Wrapping Leaf Springs
I'm crew chief on a dirt Camaro Super Stock. We're not that up on leaf spring suspension technology but we've done a pretty good job. What I'd like to know is I heard that some people wrap their rear springs with electrical tape to keep them lubed and mud free is that true?
Steve Whisman

I really think that teams wrap the multi-leaf springs for several reasons. First, it keeps dirt out of between the leaves. If dirt were to accumulate, then it could build up and increase the preload on the spring, which would change the rate and the ride height of the car.

Another aspect of wrapping is to keep water out of the springs to reduce rusting of the metal. The thing to remember is that a wrap may keep water out, but if some water does collect in between the leaves, the wrap will trap it and allow it to form rust. So, if you intend to wrap your leaves, you'll need to unwrap them often and let the spring dry.

Remember that a multi-leaf spring must be free in movement between the different length leaves. If rust were to form between the leaves, then the movement would become restricted and you might end up with a very stiff suspension. It would be like welding the ends of the shorter leaves together. With no ability to slide as the suspension goes through compression and rebound, it would almost be like a solid suspension. Remove and clean the leaves regularly.

BBSS Guidance
To Bob Bolles,
I'm requesting help and guidance on BBSS set up. I read all your articles in Circle Track; have your book, Stock Car Set Up Secrets; and have three software programs. The past two years, our team has been racing locally at I-70 Speedway located in Odessa, Missouri, because of the economy and fuel cost. The low car and fan count finally took a toll on our racetrack forcing the owner to shut it down. I-70 Speedway is a high-bank racetrack with the banking at 30 degrees, so we never had to convert to BBSS.

Now, our racing plans are to race in the ASA Late Model Challenge Series in 2009 on a shoestring budget. We don't have the funding to do hardly any testing. I'm hoping that you can answer some of my questions and maybe get me in the ballpark if I provide you enough data?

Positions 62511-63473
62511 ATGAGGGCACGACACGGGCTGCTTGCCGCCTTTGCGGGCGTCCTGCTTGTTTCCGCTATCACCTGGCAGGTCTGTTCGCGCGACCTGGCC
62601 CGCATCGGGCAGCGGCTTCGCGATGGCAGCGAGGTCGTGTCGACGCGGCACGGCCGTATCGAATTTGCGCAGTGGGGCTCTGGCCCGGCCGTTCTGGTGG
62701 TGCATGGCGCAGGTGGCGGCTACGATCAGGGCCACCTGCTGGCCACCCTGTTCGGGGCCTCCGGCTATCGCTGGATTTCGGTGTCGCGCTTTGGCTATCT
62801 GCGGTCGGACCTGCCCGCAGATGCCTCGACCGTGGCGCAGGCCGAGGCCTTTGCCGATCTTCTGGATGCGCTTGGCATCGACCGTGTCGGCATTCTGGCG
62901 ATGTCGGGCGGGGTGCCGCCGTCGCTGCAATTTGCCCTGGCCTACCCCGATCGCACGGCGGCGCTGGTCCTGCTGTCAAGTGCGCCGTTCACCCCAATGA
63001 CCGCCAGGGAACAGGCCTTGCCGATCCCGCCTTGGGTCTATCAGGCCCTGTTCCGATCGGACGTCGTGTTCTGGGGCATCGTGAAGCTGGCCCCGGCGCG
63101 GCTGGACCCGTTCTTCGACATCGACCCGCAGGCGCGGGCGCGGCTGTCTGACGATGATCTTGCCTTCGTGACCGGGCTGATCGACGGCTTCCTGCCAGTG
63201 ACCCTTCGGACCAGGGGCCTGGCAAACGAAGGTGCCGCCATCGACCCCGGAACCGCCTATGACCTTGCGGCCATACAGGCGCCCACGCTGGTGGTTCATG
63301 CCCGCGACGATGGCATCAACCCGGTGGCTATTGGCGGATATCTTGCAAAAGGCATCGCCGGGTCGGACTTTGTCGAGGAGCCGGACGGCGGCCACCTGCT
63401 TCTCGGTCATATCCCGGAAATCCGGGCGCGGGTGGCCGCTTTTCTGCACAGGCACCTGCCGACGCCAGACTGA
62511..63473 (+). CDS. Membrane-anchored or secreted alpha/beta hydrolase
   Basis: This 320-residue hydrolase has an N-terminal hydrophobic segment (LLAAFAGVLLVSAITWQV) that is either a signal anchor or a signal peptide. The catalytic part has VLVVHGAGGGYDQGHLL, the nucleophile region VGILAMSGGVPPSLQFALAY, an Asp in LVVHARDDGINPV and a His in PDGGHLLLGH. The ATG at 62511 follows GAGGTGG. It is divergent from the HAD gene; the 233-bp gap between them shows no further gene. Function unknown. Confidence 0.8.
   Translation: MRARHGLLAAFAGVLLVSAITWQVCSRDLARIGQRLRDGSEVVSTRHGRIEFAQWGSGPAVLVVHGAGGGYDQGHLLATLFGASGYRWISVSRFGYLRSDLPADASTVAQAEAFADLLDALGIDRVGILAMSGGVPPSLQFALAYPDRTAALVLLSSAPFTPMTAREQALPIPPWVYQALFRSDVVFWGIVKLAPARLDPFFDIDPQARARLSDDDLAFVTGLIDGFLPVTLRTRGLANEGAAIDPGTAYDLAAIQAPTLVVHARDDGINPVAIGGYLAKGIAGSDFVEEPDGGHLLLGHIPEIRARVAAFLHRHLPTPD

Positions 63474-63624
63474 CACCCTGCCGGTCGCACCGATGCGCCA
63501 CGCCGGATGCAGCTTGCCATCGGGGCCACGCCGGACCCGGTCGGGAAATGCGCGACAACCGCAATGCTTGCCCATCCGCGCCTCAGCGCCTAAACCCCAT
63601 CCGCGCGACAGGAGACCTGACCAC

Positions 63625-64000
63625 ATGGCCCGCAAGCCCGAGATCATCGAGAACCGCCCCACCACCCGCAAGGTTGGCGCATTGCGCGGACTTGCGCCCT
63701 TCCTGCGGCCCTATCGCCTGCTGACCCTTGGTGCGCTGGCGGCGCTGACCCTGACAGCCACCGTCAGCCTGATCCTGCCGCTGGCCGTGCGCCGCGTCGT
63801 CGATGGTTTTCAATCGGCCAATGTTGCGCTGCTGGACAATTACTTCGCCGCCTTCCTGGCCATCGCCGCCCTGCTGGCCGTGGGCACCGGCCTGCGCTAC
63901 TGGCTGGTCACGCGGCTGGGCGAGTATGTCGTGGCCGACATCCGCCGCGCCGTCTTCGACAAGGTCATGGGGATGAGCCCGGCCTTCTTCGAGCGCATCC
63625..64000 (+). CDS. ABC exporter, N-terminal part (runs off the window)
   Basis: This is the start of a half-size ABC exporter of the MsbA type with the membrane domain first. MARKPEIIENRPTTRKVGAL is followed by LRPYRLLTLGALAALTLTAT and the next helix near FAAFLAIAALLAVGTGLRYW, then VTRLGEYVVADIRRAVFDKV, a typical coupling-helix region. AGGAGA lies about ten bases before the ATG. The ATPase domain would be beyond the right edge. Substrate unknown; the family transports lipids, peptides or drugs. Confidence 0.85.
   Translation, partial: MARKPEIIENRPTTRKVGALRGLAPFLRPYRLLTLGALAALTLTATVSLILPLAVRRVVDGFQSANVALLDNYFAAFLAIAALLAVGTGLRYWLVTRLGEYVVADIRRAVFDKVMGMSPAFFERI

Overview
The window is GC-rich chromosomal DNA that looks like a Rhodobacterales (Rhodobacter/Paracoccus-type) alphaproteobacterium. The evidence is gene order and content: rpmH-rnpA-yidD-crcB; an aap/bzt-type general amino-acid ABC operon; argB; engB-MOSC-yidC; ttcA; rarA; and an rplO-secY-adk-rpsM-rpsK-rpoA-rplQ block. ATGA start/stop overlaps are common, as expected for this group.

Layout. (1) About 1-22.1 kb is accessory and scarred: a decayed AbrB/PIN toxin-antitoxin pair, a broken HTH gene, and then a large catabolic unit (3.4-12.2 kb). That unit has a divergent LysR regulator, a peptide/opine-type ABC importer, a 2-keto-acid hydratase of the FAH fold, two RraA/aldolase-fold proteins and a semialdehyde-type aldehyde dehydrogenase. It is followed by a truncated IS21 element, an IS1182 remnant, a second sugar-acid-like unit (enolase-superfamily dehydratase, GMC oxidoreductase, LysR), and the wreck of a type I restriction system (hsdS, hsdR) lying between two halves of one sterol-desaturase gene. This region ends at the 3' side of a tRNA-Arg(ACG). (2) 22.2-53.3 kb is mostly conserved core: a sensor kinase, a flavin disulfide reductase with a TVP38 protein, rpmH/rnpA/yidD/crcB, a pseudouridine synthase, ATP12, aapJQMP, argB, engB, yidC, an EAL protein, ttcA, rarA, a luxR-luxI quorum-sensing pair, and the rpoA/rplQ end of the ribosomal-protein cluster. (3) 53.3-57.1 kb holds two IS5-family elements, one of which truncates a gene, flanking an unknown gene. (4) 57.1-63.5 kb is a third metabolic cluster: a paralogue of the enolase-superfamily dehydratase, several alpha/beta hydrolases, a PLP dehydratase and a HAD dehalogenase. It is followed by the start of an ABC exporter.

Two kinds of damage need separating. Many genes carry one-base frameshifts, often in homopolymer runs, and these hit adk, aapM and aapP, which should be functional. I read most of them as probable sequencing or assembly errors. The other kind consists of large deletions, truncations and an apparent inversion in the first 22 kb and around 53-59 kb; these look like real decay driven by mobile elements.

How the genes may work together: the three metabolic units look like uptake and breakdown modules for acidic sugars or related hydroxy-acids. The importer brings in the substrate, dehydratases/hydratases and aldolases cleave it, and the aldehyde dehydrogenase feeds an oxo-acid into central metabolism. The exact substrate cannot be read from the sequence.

Your article in the March '09 issue on Big Bar Soft Spring Setups is very good but also has me more confused on what to do with BBSS. The puzzling part about the article is that the first picture at "The Rock," or Rockingham, with banking at 22 to 25 degrees. You mentioned that most teams are running on bumpstops or coil bind despite the 22-plus degree banking. In the meat of your article you make a statement, "If your track is above 12 degrees of banking don't think about it." This is a little confusing. Our very first race of 2009 in the ASA Late Model Challenge Series is at Rockingham. The '09 rules for the ASA Late Model Series are going to allow teams to run on bump rubbers. I've never experienced using bump rubbers, so I need some technical advice.

At Rockingham, we'll be using bump rubbers with a Port City Chassis that's a straight rail, and weighs 2,700 pounds; approximately 450 horsepower; 21/2-inch coil springs; a left-side weight of 59 percent and a rear percentage of 50.5 full of fuel; using Hoosier Bias Ply 10-inch tires; and a three-piece spline sway bar:

How soft of front springs can I use for "The Rock"? How do spring rate and bump rubbers relate on the front end? How does the size of sway bar (rate) figure in with spring rate and bump rubber rate? Is the sway bar preloaded using BBSS and bump rubbers? Using bump rubbers/bumpstops, can softer springs be used?

Does the crossweight need to be increased using bumpstops? Which shock manufacturer and bump rubber manufacturer do you recommend? Can you run pro-dive in the left front with BBSS and bump rubbers? Is a crossmember height of 1 inch off the ground reasonable? Do you need more clearance or do we need to run it closer to the ground?

Bump rubbers-do you need to run them in both the left front and right front? Do both sides with bump rubbers need to touch at the same time? What if the left front bump rubber contacts first before the right front bump rubber?

The lower A-arm strut arms-do they need to be level with the lower A-arm at ride heights? I notice when I lowered the front crossmember down to 1 inch off the ground, that the back of the strut pivot Heim was almost an inch higher than the frame lower A-arm pivot. Do I need to raise or lower my strut arm pivots for BBSS?